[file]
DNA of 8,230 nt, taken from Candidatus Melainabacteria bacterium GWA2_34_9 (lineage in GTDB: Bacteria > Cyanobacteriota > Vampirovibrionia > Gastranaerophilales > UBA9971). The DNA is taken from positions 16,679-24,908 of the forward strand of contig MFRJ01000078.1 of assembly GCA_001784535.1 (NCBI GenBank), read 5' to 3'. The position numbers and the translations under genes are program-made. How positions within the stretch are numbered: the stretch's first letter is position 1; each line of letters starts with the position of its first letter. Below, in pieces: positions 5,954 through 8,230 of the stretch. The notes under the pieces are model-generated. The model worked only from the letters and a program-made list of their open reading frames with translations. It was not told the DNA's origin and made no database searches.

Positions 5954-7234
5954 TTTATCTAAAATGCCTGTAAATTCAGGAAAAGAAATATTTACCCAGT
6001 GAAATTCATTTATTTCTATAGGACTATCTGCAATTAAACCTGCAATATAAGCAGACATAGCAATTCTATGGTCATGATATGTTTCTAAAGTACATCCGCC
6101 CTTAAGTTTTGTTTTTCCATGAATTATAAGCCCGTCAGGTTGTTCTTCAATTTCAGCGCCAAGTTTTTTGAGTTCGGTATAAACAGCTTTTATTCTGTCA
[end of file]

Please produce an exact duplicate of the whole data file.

DNA of 8,230 nt, taken from Candidatus Melainabacteria bacterium GWA2_34_9 (lineage in GTDB: Bacteria > Cyanobacteriota > Vampirovibrionia > Gastranaerophilales > UBA9971). The DNA is taken from positions 16,679-24,908 of the forward strand of contig MFRJ01000078.1 of assembly GCA_001784535.1 (NCBI GenBank), read 5' to 3'. The position numbers and the translations under genes are program-made. How positions within the stretch are numbered: the stretch's first letter is position 1; each line of letters starts with the position of its first letter. Below, in pieces: positions 5,954 through 8,230 of the stretch. The notes under the pieces are model-generated. The model worked only from the letters and a program-made list of their open reading frames with translations. It was not told the DNA's origin and made no database searches.

Positions 5954-7234
5954 TTTATCTAAAATGCCTGTAAATTCAGGAAAAGAAATATTTACCCAGT
6001 GAAATTCATTTATTTCTATAGGACTATCTGCAATTAAACCTGCAATATAAGCAGACATAGCAATTCTATGGTCATGATATGTTTCTAAAGTACATCCGCC
6101 CTTAAGTTTTGTTTTTCCATGAATTATAAGCCCGTCAGGTTGTTCTTCAATTTCAGCGCCAAGTTTTTTGAGTTCGGTATAAACAGCTTTTATTCTGTCA